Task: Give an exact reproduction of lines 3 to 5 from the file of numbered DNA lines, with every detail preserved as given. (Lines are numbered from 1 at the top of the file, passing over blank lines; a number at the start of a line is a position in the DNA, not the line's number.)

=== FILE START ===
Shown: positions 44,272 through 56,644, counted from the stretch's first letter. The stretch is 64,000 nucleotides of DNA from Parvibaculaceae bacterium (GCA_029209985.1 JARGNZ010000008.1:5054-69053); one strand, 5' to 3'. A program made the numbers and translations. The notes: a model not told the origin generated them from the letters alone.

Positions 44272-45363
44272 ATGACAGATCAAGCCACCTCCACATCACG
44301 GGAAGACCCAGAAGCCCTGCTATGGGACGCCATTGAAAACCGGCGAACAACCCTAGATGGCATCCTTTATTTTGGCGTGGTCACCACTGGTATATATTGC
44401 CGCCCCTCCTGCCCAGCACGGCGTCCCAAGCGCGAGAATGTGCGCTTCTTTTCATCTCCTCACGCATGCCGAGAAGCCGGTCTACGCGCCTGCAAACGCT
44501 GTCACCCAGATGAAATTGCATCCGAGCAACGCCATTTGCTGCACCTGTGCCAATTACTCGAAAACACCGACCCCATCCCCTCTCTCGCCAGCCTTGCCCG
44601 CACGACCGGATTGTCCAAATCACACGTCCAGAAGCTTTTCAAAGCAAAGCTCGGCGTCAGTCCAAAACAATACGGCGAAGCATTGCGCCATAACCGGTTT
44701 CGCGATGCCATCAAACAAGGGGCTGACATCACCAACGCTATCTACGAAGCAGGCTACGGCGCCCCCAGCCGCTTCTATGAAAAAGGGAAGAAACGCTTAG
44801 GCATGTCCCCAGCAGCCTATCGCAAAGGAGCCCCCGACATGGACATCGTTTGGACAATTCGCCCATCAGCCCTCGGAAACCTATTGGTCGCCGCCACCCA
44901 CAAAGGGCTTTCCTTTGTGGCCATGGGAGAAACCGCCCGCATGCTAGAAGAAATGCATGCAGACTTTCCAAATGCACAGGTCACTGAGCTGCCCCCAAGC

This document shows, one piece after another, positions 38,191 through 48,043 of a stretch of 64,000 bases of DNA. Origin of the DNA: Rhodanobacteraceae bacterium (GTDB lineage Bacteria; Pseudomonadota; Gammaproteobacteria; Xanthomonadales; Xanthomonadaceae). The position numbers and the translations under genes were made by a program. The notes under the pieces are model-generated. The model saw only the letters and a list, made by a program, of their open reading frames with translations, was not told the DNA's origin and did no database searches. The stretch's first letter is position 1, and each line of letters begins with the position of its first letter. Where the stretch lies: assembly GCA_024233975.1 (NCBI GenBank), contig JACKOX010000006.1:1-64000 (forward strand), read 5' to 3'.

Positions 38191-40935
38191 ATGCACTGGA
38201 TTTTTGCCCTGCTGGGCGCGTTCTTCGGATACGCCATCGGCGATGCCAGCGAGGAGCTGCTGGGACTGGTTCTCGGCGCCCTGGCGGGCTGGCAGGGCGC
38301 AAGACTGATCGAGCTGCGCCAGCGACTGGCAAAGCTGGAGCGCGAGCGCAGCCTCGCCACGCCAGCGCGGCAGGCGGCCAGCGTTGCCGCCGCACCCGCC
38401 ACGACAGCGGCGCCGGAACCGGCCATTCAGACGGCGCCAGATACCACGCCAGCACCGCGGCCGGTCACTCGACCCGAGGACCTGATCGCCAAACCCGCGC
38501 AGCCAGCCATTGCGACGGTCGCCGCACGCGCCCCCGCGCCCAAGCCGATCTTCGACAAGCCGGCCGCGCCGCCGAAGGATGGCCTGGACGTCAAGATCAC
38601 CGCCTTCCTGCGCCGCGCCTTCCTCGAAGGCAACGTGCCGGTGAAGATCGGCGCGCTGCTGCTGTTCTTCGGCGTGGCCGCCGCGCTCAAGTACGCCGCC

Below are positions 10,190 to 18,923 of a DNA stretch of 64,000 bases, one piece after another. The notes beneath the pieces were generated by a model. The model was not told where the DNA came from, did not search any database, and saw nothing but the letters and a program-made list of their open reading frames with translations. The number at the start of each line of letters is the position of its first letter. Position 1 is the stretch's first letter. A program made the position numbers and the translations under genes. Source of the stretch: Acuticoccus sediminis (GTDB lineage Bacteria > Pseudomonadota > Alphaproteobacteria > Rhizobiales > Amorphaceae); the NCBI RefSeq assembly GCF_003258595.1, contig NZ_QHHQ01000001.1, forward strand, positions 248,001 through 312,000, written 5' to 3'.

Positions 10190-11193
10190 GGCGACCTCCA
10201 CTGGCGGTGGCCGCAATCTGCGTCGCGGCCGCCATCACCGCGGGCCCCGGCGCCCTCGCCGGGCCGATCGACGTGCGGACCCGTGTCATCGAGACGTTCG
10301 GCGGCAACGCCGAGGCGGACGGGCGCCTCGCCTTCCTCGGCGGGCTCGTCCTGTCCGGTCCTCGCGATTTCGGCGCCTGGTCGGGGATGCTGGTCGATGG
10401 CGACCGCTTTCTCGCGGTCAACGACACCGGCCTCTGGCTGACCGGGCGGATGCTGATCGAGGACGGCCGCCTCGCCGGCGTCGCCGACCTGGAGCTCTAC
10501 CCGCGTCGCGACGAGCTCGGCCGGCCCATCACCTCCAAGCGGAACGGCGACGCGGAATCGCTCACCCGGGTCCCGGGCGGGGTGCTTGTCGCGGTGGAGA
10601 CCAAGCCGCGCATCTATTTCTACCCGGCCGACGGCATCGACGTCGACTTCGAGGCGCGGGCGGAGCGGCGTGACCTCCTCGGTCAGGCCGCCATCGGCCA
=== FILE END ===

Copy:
44272 ATGACAGATCAAGCCACCTCCACATCACG
44301 GGAAGACCCAGAAGCCCTGCTATGGGACGCCATTGAAAACCGGCGAACAACCCTAGATGGCATCCTTTATTTTGGCGTGGTCACCACTGGTATATATTGC
44401 CGCCCCTCCTGCCCAGCACGGCGTCCCAAGCGCGAGAATGTGCGCTTCTTTTCATCTCCTCACGCATGCCGAGAAGCCGGTCTACGCGCCTGCAAACGCT